H.323 Annex D in the Incoming directory of gctech ftp site

Vineet Kumar Vineet_Kumar at CCM.JF.INTEL.COM
Mon Mar 9 15:42:00 EST 1998

This is very similar to what an H.323 Proxy/firewall solution has to deal
with.  If you're interested you might want to check out


which has a paper on some of the issues/solutions...

Best Regards,

At 10:05 AM 3/9/98 +0100, you wrote:
>Network Address Translation (NAT) is used as a solution to the
>problem of few available IPv4 addresses. The idea is to use private
>addresses within a domain and when IP traffic leaves or enters the
>internal network the address fields are translated between the public IP
>addresses and the corresponding private address. A private address is
>only associated with a public address when the node communicates
>externally. By using this mechanism it is possible to have many more IP
>nodes in the private domain then the number of assigned public IP
>addresses to that domain. NAT is a defacto solution to connect for big
>groups of users.
>The combination of NAT and applications exchanging IP addresses in the
>protocol (like H.323 does) creates problems.
>The applications are either broken, or gets more difficult to run.
>There are different solutions for how to be able to run these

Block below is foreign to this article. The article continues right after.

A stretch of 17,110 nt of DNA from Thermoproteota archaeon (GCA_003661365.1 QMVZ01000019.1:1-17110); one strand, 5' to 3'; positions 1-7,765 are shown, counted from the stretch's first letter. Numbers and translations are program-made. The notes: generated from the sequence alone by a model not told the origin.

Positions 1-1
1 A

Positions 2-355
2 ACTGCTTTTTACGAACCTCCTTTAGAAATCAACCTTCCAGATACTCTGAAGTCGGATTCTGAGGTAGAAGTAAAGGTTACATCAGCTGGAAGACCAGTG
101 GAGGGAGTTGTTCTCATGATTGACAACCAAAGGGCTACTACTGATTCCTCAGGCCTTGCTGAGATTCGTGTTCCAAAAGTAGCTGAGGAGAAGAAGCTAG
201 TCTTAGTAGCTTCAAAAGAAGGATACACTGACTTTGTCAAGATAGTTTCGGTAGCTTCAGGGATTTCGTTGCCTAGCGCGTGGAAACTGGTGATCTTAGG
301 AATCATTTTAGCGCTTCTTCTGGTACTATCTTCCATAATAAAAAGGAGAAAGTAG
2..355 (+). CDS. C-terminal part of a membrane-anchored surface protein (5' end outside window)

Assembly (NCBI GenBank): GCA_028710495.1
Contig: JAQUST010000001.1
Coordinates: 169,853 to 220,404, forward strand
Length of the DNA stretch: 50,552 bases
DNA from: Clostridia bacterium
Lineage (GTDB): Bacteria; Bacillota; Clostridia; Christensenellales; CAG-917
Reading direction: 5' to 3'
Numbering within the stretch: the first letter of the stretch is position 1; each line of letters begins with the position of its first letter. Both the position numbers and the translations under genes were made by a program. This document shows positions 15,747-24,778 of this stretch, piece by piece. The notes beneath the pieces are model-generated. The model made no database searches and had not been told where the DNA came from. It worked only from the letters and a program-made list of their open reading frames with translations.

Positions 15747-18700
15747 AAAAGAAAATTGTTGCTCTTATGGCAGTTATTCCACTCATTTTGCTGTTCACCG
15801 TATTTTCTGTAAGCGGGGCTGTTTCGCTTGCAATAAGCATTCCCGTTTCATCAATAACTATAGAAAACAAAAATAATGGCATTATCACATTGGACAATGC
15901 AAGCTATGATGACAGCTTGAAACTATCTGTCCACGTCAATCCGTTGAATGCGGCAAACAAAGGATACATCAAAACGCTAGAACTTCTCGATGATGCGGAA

>application in combination with NAT. We list the
>alternatives in the bottom of this mail.
>Does anybody on the mailing have an opinion?
>For instance, a Gatekeeper might have to interact with the NAT
>(co-located), and possibly act as an application gateway.
>By the way the question might com up on the DAVIC meeting next week.
>Best regards,
>Annika Kilegran
>Telia Research
>S-136 80 HANINGE, Sweden
>Tel +46 8 707 55 15
>Fax +46 8 707 53 10
>Email: annika.w.kilegran at telia.se
>The differnt alternatives:
>1) Use an Application layer gateway, that translates addresses in the
>application protocol. Used today for FTP.
>Will work, but will be quite complex for H.323. The Application layer
>gateway would typically be co-located with the NAT-box.
>2) Use the location of servers, and the configuration of servers and
>clients to overcome the problem.
>DNS is handled this way today. Seems not to work for H.323.
>3) A combination of alternatives1 and 2 should be possible, and may
>acheive a lesser complexity than 1.
>4) NAT bypass using tunneling over the
>local network. The global address is
>available in the host and is used in the application, removing the
>problem. This kind of solution have been
>proposed in contributions to IETF.
>5) Skip NAT altogether. Instead use IPv.6, or something like NNAT (No
>NAT) for IPv.4. NNAT will completely replace NAT, and uses DHCPv.6 for
>assigning global addresses. NNAT remains to be specified for
>IPv.4 operation.

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